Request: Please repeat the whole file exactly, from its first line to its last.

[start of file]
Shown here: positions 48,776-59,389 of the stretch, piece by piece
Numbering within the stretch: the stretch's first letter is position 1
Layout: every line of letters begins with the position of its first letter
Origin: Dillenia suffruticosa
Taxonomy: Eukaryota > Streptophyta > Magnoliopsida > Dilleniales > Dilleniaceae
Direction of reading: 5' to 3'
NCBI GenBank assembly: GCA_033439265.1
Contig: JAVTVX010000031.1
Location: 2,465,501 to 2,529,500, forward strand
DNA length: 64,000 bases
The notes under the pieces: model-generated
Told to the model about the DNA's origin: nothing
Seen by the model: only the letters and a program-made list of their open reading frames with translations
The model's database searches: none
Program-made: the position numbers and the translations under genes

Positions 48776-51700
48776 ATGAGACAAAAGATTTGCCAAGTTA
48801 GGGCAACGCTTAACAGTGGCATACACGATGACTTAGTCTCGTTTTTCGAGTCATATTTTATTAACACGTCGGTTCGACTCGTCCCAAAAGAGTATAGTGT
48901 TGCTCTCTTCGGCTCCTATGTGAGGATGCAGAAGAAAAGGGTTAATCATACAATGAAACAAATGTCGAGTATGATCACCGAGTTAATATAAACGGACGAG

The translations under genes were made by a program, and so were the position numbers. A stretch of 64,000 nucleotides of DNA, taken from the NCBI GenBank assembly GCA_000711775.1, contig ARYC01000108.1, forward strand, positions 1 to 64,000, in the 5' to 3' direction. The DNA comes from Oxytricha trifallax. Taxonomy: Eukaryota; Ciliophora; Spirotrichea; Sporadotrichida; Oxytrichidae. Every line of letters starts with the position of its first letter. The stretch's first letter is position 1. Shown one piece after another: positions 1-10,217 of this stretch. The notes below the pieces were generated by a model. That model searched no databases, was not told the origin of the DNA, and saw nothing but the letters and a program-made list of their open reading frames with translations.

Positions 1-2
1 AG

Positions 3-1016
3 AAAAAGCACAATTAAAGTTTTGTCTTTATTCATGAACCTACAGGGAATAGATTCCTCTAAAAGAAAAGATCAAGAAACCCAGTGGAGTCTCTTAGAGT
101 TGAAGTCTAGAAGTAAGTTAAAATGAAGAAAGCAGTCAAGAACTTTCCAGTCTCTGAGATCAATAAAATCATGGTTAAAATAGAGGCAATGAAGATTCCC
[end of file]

Shown here: positions 48,776-59,389 of the stretch, piece by piece
Numbering within the stretch: the stretch's first letter is position 1
Layout: every line of letters begins with the position of its first letter
Origin: Dillenia suffruticosa
Taxonomy: Eukaryota > Streptophyta > Magnoliopsida > Dilleniales > Dilleniaceae
Direction of reading: 5' to 3'
NCBI GenBank assembly: GCA_033439265.1
Contig: JAVTVX010000031.1
Location: 2,465,501 to 2,529,500, forward strand
DNA length: 64,000 bases
The notes under the pieces: model-generated
Told to the model about the DNA's origin: nothing
Seen by the model: only the letters and a program-made list of their open reading frames with translations
The model's database searches: none
Program-made: the position numbers and the translations under genes

Positions 48776-51700
48776 ATGAGACAAAAGATTTGCCAAGTTA
48801 GGGCAACGCTTAACAGTGGCATACACGATGACTTAGTCTCGTTTTTCGAGTCATATTTTATTAACACGTCGGTTCGACTCGTCCCAAAAGAGTATAGTGT
48901 TGCTCTCTTCGGCTCCTATGTGAGGATGCAGAAGAAAAGGGTTAATCATACAATGAAACAAATGTCGAGTATGATCACCGAGTTAATATAAACGGACGAG

The translations under genes were made by a program, and so were the position numbers. A stretch of 64,000 nucleotides of DNA, taken from the NCBI GenBank assembly GCA_000711775.1, contig ARYC01000108.1, forward strand, positions 1 to 64,000, in the 5' to 3' direction. The DNA comes from Oxytricha trifallax. Taxonomy: Eukaryota; Ciliophora; Spirotrichea; Sporadotrichida; Oxytrichidae. Every line of letters starts with the position of its first letter. The stretch's first letter is position 1. Shown one piece after another: positions 1-10,217 of this stretch. The notes below the pieces were generated by a model. That model searched no databases, was not told the origin of the DNA, and saw nothing but the letters and a program-made list of their open reading frames with translations.

Positions 1-2
1 AG

Positions 3-1016
3 AAAAAGCACAATTAAAGTTTTGTCTTTATTCATGAACCTACAGGGAATAGATTCCTCTAAAAGAAAAGATCAAGAAACCCAGTGGAGTCTCTTAGAGT
101 TGAAGTCTAGAAGTAAGTTAAAATGAAGAAAGCAGTCAAGAACTTTCCAGTCTCTGAGATCAATAAAATCATGGTTAAAATAGAGGCAATGAAGATTCCC